Owens vs Owens and the ‘no fault’ divorce
Late July saw the Supreme Court give judgement in relation to divorce proceedings between Tini Owens and her millionaire husband Hugh Owens.
Mrs Owens had separated from Mr Owens in 2015, when she moved out of their home with them not living together since.
Despite having been separated that amount of time and in circumstances that clearly demonstrated the marriage was over, the Court could not grant Mrs Owens the divorce she wanted.
At the moment, to get a divorce in the UK you have to show that your marriage has ‘broken down irretrievably’. In order to demonstrate this, you must show one or more of the five facts set out in the Matrimonial Causes Act. These are:
- that the person being divorced (the respondent) has committed adultery and the person starting the proceedings (the petitioner) finds it intolerable to live with him or her
- that the respondent has behaved in such a way that the petitioner cannot reasonably be expected to live with him or her
- that the respondent has deserted the petitioner for at least two years before the divorce proceedings are stated
- that the petitioner and the respondent have lived apart for a continuous period of at least two years before the proceedings are started and the respondent agrees to their being a divorce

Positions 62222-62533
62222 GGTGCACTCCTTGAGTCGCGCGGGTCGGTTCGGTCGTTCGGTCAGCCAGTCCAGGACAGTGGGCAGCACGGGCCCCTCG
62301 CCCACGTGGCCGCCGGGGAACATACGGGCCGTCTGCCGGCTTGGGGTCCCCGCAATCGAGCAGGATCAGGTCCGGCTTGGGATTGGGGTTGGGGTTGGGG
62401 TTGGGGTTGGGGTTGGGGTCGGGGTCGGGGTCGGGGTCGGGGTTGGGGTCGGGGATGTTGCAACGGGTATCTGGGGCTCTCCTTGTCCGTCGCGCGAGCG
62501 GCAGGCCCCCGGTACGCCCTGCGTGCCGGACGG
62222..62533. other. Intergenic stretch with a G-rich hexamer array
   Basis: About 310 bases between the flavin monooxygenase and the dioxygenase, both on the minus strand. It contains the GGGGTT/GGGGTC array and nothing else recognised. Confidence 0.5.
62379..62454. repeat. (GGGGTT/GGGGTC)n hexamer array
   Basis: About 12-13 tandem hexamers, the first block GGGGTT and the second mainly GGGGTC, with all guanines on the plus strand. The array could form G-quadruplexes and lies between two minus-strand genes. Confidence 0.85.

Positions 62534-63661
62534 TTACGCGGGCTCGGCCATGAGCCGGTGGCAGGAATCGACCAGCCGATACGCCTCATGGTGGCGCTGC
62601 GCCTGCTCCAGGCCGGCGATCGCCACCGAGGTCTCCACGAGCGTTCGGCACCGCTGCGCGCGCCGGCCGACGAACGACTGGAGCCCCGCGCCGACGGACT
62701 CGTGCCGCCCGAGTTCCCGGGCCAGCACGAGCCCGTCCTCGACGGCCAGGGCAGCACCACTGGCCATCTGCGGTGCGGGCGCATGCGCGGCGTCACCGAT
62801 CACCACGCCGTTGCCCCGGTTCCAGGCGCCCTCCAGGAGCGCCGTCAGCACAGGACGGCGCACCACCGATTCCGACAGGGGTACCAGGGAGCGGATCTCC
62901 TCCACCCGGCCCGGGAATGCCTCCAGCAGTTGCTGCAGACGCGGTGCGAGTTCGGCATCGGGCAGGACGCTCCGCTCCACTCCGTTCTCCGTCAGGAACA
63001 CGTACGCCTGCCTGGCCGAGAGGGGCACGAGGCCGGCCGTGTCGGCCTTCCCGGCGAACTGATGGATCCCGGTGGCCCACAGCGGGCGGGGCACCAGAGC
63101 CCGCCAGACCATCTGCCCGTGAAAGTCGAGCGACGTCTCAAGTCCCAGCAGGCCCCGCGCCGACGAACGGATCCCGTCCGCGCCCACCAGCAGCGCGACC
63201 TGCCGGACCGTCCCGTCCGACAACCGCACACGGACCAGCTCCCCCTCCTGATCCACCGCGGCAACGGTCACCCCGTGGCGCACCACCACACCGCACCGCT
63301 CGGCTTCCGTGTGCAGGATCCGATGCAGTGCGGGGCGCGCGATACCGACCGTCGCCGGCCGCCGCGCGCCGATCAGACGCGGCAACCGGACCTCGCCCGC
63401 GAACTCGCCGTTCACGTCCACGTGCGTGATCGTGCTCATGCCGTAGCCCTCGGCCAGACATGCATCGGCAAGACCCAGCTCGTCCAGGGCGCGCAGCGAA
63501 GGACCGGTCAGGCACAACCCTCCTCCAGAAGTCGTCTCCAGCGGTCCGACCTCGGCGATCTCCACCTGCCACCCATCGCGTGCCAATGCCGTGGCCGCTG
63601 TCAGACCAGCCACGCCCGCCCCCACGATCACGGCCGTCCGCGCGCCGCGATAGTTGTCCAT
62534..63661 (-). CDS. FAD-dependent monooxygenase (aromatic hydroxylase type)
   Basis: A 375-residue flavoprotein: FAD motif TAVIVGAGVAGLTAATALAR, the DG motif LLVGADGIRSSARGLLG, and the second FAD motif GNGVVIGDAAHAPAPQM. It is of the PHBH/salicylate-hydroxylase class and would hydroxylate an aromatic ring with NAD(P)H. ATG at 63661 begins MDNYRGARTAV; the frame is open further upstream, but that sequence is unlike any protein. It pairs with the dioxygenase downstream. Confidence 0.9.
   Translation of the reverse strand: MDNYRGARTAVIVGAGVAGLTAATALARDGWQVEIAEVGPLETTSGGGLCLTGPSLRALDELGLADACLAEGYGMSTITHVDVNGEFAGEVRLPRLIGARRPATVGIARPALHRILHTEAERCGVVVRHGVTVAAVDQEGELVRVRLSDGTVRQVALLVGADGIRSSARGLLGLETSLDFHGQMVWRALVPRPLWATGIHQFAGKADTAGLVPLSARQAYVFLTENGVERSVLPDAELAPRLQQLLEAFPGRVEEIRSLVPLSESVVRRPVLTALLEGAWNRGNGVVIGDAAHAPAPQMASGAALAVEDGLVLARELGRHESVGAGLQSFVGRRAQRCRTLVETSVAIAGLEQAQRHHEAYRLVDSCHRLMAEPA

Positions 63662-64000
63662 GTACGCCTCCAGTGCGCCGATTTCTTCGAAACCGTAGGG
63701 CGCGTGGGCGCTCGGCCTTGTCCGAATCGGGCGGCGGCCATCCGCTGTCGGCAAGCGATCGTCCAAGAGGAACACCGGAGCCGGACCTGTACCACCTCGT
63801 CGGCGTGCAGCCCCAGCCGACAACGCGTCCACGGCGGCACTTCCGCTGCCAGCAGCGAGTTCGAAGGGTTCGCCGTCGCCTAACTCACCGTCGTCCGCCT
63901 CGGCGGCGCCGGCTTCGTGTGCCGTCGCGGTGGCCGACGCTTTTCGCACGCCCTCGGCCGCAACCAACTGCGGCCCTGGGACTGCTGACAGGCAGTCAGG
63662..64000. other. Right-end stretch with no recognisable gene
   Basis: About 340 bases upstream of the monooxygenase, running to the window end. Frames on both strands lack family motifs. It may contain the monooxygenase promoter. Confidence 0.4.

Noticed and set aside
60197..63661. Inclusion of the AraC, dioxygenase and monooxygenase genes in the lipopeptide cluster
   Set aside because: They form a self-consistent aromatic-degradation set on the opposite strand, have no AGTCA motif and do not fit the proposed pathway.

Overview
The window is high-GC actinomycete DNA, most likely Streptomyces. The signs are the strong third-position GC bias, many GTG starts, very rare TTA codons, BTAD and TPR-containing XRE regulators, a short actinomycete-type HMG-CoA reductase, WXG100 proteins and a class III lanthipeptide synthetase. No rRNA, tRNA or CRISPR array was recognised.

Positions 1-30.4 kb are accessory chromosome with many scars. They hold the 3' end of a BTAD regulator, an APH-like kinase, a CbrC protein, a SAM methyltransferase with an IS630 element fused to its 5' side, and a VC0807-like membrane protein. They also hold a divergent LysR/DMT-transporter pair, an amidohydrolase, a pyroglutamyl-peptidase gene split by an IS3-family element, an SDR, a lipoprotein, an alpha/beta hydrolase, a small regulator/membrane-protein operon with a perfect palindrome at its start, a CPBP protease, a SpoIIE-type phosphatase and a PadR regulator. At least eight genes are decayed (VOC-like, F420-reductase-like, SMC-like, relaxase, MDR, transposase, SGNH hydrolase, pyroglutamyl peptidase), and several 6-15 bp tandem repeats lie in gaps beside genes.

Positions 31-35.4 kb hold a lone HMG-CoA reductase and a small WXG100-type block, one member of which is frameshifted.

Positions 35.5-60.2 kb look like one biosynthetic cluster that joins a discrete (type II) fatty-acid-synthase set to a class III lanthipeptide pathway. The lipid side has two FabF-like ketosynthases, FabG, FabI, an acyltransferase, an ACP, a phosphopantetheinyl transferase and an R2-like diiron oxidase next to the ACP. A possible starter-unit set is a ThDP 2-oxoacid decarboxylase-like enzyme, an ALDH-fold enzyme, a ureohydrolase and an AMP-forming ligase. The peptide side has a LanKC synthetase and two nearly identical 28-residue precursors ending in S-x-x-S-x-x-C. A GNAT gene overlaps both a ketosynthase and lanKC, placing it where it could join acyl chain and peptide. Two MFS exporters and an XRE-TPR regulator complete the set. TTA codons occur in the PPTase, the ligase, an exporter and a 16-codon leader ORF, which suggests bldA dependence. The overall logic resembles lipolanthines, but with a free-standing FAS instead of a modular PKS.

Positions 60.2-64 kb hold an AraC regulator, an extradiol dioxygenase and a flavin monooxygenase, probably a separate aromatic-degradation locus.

- that the parties have lived apart for a continuous period of five years before the divorce proceedings are started.
In the case of Hugh and Tini Owens, the Supreme Court considered the marriage had broken down but that Mrs Owens could not show that this was because of Mr Owen’s behaviour. As a result the Owens remain married to each other and Mrs Owens may not be able to get the divorce she wants until she and Mr Owens have lived apart for five years.
The Judges of the Supreme Court all expressed their unease about the decision they reached, but stated that they had to apply the law as it is. However, they went on to say that it is clear that it is time the law relating to divorce was overhauled so we have a ‘no fault’ system. Such a system was considered in the 1990s with the idea that a couple could get a divorce once they had been separated a period of time, but it was never implemented. Resolution, the Association of Family Lawyers, has for a long time been backing a campaign for a ‘no fault’ divorce in the UK.
Here at Ashtons we understand that separating from your husband or wife is an emotionally painful experience. The financial aspects of the separation have to be addressed, along with agreements concerning children and often, pets. Sadly however these difficult and emotionally charged discussions are heralded with a divorce petition ‘blaming’ one party over the other. The present divorce law has been with us since the 1970s and the huge changes in society should be reflected in new, updated law.
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